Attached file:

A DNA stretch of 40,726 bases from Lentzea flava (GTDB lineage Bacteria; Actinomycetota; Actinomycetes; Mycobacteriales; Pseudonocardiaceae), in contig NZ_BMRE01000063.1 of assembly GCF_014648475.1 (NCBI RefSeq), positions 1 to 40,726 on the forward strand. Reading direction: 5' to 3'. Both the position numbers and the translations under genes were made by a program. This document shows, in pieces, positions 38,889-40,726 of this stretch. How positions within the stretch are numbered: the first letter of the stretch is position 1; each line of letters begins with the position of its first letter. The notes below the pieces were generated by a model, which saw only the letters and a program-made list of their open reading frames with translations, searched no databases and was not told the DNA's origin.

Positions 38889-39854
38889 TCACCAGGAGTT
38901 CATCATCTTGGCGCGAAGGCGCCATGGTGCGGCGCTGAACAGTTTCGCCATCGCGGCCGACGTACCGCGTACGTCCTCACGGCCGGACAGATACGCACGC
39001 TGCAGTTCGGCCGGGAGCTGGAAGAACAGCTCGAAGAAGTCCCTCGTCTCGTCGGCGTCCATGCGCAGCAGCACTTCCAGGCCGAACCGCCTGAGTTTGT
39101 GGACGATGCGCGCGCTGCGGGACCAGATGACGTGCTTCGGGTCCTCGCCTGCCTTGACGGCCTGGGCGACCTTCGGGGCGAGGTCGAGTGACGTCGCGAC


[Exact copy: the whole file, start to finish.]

A DNA stretch of 40,726 bases from Lentzea flava (GTDB lineage Bacteria; Actinomycetota; Actinomycetes; Mycobacteriales; Pseudonocardiaceae), in contig NZ_BMRE01000063.1 of assembly GCF_014648475.1 (NCBI RefSeq), positions 1 to 40,726 on the forward strand. Reading direction: 5' to 3'. Both the position numbers and the translations under genes were made by a program. This document shows, in pieces, positions 38,889-40,726 of this stretch. How positions within the stretch are numbered: the first letter of the stretch is position 1; each line of letters begins with the position of its first letter. The notes below the pieces were generated by a model, which saw only the letters and a program-made list of their open reading frames with translations, searched no databases and was not told the DNA's origin.

Positions 38889-39854
38889 TCACCAGGAGTT
38901 CATCATCTTGGCGCGAAGGCGCCATGGTGCGGCGCTGAACAGTTTCGCCATCGCGGCCGACGTACCGCGTACGTCCTCACGGCCGGACAGATACGCACGC
39001 TGCAGTTCGGCCGGGAGCTGGAAGAACAGCTCGAAGAAGTCCCTCGTCTCGTCGGCGTCCATGCGCAGCAGCACTTCCAGGCCGAACCGCCTGAGTTTGT
39101 GGACGATGCGCGCGCTGCGGGACCAGATGACGTGCTTCGGGTCCTCGCCTGCCTTGACGGCCTGGGCGACCTTCGGGGCGAGGTCGAGTGACGTCGCGAC